Before there was baseball, there was wicket

From Ray Hardman at on October 31, 2013, with mention of SABR members John Thorn and Brian Sheehy:

Before the rise of baseball, early Americans played a host of ball and bat games, with names like rounders, stool ball and tip-cat. One of these games, wicket, was by far the most popular of them, especially in Connecticut, where for a few decades in the 1800s the sport was even more popular than baseball.

“Wicket was the game of our forefathers,” said John Thorn, the official Historian for major league baseball. “Wicket was the game George Washington played at Valley Forge.”

As far as historians can tell, wicket is an early form of cricket that was imported to the new world from England, and took on a life of its own, according to Thorn. “As the rules of cricket became formalized,” he said, “and many of the variations on stumps and pitches changed, we had an odd, Galapagos island kind of preserved cricket in America.”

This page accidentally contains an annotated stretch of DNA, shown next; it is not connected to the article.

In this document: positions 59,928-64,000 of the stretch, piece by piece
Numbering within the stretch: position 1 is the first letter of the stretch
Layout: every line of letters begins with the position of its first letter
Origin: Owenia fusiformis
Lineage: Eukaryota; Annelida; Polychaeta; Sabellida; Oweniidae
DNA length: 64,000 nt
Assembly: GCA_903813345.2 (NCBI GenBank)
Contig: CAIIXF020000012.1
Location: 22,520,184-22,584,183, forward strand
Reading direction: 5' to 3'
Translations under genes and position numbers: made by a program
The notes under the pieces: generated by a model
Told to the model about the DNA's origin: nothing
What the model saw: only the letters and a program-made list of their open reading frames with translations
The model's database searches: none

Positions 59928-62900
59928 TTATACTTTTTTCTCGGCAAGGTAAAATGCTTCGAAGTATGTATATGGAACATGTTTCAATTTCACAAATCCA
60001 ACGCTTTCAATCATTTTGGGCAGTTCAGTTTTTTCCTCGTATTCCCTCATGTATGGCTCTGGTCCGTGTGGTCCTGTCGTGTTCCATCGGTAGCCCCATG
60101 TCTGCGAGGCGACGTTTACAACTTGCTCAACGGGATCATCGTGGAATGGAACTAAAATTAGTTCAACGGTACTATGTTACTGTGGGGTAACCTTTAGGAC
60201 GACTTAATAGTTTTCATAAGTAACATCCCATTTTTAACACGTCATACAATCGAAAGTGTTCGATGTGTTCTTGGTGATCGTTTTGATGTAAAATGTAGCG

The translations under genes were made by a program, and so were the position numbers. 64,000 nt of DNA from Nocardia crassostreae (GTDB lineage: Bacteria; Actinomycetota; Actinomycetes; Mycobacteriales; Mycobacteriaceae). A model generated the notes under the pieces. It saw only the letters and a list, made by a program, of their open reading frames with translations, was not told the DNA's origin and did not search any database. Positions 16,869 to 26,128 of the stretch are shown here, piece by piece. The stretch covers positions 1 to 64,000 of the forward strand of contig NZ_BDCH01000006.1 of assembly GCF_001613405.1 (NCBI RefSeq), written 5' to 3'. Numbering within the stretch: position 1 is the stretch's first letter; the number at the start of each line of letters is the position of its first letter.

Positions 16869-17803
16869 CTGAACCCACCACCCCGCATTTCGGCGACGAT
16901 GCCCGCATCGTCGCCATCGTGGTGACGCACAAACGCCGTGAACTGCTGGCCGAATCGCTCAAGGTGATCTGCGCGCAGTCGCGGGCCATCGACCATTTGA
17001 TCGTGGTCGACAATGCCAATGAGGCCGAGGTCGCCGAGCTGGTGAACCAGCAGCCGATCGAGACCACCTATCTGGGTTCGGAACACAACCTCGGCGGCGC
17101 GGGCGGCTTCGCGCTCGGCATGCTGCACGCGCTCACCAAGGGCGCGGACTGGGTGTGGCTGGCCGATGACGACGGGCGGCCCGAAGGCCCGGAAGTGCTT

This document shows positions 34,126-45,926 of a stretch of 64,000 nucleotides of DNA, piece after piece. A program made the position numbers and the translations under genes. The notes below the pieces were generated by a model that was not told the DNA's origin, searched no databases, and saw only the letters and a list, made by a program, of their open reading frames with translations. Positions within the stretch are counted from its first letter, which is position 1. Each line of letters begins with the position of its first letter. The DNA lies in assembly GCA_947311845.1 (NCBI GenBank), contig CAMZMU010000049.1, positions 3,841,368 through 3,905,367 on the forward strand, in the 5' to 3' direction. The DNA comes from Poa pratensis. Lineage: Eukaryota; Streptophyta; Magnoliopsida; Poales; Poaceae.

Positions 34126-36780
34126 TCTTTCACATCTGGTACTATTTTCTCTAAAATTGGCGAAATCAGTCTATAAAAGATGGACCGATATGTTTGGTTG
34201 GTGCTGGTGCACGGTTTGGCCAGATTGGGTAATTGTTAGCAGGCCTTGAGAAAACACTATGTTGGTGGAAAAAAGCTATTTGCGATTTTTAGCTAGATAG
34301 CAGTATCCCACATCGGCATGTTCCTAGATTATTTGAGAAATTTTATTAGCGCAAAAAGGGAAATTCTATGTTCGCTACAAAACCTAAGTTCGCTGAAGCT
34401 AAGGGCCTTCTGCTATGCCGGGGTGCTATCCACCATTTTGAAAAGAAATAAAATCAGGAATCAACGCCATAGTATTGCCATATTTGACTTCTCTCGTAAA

But while wicket was having its heyday in Connecticut, another game, the quicker, livelier game of baseball was gaining popularity. By the end of the Civil War, wicket was considered an old timers’ game. “After the Civil War, we had a romance with science,” said Thorn. “We had a romance with organization and form and progress, and wicket seemed primitive, like a game well worth dispensing of.” By the 1890s, wicket games were few and far between, and by the turn of the 20th century, wicket was practically extinct.

That is, until a few weeks ago. Students from North Andover High School in Massachusetts have been playing wicket this fall as part of Brian Sheehy’s “Sports of the Past” class. Sheehy was surprised by the skill involved in playing the old game. “The fielders are all spread out all over the field,” Sheehy said. “So if you can hit it far enough in a direction where there aren’t any fielders, you can score runs. But if you get up there and just try to kill it, you’ll probably hit it back to the pitcher, or you’ll miss it completely.”

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Originally published: November 1, 2013. Last Updated: November 1, 2013.